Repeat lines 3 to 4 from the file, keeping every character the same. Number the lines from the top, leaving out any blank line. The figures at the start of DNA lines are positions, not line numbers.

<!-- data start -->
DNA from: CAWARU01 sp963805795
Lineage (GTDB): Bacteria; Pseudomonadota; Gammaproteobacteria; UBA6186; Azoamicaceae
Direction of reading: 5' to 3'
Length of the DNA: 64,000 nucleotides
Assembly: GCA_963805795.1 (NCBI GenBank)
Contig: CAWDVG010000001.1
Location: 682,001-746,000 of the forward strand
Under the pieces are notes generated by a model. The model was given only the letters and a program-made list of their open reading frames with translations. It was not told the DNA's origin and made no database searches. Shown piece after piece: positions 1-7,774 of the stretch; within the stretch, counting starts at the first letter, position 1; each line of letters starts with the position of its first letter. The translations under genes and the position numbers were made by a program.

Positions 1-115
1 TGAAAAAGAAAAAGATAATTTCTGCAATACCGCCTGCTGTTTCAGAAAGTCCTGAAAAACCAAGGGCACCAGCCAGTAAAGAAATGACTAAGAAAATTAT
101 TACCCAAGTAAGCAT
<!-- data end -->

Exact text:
Direction of reading: 5' to 3'
Length of the DNA: 64,000 nucleotides